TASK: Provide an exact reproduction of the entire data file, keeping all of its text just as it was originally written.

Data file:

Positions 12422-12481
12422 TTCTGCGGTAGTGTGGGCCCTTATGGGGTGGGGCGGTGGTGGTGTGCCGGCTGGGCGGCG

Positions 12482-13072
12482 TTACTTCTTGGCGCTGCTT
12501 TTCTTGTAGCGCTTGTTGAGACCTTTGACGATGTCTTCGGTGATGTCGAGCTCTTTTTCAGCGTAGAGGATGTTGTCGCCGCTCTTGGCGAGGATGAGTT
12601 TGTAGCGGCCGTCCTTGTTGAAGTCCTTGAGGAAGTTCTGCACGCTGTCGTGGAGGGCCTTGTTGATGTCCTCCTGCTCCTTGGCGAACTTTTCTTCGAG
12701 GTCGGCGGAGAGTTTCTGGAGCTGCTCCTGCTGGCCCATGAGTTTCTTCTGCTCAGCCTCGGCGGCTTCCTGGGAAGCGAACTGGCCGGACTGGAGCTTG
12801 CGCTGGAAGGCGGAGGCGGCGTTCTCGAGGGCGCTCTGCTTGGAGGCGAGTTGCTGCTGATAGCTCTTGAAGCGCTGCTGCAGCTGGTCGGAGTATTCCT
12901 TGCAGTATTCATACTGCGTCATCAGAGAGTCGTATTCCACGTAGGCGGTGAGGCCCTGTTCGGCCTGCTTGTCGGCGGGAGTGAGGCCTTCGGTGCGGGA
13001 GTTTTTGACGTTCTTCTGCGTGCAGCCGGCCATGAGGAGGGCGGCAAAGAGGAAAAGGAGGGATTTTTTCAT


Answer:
Positions 12422-12481
12422 TTCTGCGGTAGTGTGGGCCCTTATGGGGTGGGGCGGTGGTGGTGTGCCGGCTGGGCGGCG

Positions 12482-13072
12482 TTACTTCTTGGCGCTGCTT
12501 TTCTTGTAGCGCTTGTTGAGACCTTTGACGATGTCTTCGGTGATGTCGAGCTCTTTTTCAGCGTAGAGGATGTTGTCGCCGCTCTTGGCGAGGATGAGTT
12601 TGTAGCGGCCGTCCTTGTTGAAGTCCTTGAGGAAGTTCTGCACGCTGTCGTGGAGGGCCTTGTTGATGTCCTCCTGCTCCTTGGCGAACTTTTCTTCGAG
12701 GTCGGCGGAGAGTTTCTGGAGCTGCTCCTGCTGGCCCATGAGTTTCTTCTGCTCAGCCTCGGCGGCTTCCTGGGAAGCGAACTGGCCGGACTGGAGCTTG
12801 CGCTGGAAGGCGGAGGCGGCGTTCTCGAGGGCGCTCTGCTTGGAGGCGAGTTGCTGCTGATAGCTCTTGAAGCGCTGCTGCAGCTGGTCGGAGTATTCCT
12901 TGCAGTATTCATACTGCGTCATCAGAGAGTCGTATTCCACGTAGGCGGTGAGGCCCTGTTCGGCCTGCTTGTCGGCGGGAGTGAGGCCTTCGGTGCGGGA
13001 GTTTTTGACGTTCTTCTGCGTGCAGCCGGCCATGAGGAGGGCGGCAAAGAGGAAAAGGAGGGATTTTTTCAT